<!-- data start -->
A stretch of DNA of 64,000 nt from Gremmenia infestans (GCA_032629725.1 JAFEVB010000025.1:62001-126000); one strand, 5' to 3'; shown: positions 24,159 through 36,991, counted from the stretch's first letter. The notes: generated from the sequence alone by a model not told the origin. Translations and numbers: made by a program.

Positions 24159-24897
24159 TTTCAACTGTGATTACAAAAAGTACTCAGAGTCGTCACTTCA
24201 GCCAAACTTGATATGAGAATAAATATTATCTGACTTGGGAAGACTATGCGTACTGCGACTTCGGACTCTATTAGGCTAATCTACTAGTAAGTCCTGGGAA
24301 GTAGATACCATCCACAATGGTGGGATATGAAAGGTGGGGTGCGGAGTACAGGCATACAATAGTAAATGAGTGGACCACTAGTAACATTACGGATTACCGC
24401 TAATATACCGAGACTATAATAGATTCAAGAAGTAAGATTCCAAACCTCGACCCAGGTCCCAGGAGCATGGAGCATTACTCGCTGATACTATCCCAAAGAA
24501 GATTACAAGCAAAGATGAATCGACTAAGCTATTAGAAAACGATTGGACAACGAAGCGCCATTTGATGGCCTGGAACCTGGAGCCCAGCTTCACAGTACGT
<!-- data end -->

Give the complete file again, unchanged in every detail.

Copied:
A stretch of DNA of 64,000 nt from Gremmenia infestans (GCA_032629725.1 JAFEVB010000025.1:62001-126000); one strand, 5' to 3'; shown: positions 24,159 through 36,991, counted from the stretch's first letter. The notes: generated from the sequence alone by a model not told the origin. Translations and numbers: made by a program.

Positions 24159-24897
24159 TTTCAACTGTGATTACAAAAAGTACTCAGAGTCGTCACTTCA
24201 GCCAAACTTGATATGAGAATAAATATTATCTGACTTGGGAAGACTATGCGTACTGCGACTTCGGACTCTATTAGGCTAATCTACTAGTAAGTCCTGGGAA
24301 GTAGATACCATCCACAATGGTGGGATATGAAAGGTGGGGTGCGGAGTACAGGCATACAATAGTAAATGAGTGGACCACTAGTAACATTACGGATTACCGC
24401 TAATATACCGAGACTATAATAGATTCAAGAAGTAAGATTCCAAACCTCGACCCAGGTCCCAGGAGCATGGAGCATTACTCGCTGATACTATCCCAAAGAA
24501 GATTACAAGCAAAGATGAATCGACTAAGCTATTAGAAAACGATTGGACAACGAAGCGCCATTTGATGGCCTGGAACCTGGAGCCCAGCTTCACAGTACGT